In summary, my main character, Axel, loves birds. I think I love them more.
Rona: I love that Axel enjoys his time in the woods where he can be alone with his thoughts. I think we all need private time to reflect on important things, or just to be quiet and still. Do you have a thinking spot that is all your own?
Alison: Hi, Rona! I’m so glad you brought this up. We use the phrase “thinking time” a lot in my house (and car, and on hikes)… There’s a lot going on in all of our minds; “quiet” or “downtime” or “rest” help our minds settle from the racing.
I had someone once talk to me about the mind’s use of “closed doors.” I loved how she put it. Telling me that I had a choice. I could close the door softly and tiptoe out, or, if my mind felt that it needed the space, it might SLAM the door closed. She wondered, “What do you think is healthier for your mind?” She put an emphasis on “your,” and I appreciated that.
Some people might be okay with slamming doors in their mind and some people might be okay with having all the doors open and so much going on inside every room in the mind. For me, I must actively work to find quiet, so that I can close doors in my mind. I go out into the woods with my dog. I put a puzzle together with ear buds in. I used to swim a lot, which shut so much out.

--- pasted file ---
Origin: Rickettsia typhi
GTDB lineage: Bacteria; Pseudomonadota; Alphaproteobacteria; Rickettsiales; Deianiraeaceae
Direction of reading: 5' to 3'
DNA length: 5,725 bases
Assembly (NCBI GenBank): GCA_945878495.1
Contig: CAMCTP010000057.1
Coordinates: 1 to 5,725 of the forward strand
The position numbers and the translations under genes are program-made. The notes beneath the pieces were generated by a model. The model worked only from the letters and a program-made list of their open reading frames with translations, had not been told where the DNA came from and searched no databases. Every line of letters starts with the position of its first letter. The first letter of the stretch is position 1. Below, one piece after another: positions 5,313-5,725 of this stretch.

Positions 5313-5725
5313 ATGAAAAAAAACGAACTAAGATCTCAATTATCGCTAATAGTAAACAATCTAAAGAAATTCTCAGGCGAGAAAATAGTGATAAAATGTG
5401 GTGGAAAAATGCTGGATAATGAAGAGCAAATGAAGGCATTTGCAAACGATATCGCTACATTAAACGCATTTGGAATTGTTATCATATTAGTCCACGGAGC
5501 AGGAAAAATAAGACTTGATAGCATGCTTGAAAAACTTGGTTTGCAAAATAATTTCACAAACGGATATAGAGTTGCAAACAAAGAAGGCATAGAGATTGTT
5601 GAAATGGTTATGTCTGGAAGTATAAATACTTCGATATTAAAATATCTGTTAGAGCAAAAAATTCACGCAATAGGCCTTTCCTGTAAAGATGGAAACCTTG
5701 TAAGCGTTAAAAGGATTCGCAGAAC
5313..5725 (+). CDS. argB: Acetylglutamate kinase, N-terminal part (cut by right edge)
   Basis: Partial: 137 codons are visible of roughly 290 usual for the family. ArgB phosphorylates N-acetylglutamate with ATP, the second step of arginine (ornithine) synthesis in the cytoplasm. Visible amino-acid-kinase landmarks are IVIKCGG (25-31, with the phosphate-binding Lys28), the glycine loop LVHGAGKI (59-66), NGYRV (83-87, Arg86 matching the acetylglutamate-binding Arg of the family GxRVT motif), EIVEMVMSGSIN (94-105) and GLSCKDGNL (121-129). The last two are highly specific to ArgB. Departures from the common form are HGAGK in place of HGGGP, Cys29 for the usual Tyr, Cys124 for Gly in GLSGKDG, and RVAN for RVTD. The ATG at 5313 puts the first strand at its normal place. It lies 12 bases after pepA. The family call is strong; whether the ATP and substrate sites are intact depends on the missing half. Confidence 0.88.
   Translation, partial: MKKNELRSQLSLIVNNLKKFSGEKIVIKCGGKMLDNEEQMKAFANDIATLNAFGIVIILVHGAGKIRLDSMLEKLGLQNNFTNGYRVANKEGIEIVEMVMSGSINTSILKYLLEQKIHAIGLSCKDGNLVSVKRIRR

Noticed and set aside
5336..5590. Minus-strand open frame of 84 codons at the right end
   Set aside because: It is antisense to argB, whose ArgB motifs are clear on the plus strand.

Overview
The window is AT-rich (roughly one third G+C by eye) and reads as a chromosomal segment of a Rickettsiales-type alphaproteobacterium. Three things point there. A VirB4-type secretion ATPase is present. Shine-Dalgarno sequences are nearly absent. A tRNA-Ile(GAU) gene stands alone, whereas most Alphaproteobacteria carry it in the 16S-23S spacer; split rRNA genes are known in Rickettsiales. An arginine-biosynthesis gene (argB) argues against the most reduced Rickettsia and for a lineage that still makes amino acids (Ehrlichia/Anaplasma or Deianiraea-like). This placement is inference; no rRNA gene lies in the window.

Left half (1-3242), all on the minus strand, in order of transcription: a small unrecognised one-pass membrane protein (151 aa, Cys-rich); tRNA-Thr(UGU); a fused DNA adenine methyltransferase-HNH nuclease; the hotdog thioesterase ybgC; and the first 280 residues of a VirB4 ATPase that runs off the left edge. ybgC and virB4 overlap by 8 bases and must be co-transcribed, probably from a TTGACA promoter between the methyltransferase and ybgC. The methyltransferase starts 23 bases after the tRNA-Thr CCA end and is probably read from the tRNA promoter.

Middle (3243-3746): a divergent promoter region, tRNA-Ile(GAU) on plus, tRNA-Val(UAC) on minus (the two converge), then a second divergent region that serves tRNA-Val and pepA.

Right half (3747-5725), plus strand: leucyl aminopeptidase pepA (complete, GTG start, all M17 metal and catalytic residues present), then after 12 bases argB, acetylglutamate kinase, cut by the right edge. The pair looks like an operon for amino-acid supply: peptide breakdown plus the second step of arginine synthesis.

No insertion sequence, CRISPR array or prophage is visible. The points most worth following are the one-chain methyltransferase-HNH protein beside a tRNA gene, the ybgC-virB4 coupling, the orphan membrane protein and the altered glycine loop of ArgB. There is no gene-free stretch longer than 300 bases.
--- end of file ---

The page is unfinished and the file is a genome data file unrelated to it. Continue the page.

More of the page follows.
I know that when I don’t make time, or when I can’t get time, my mind starts slamming doors. And the doors that my mind decides to slam might not be the ones that I would have picked to close gently.
I have a dear, dear friend whom I’ve known since I was five. She’s known me—all of me—for decades. She knows that sometimes I go silent. I pull as far away from the world as I can. It’s what I’ve come to know as slamming-doors time. I close doors on friends, activities, and conserve what capacity is left for getting on with the days. She knows me well enough not to take this personally. She makes space for the fact that sometimes I just need to close everything up and try to heal.
I realize I am writing a lot of “SLAM” as an answer to a question about “QUIET.” Sorry.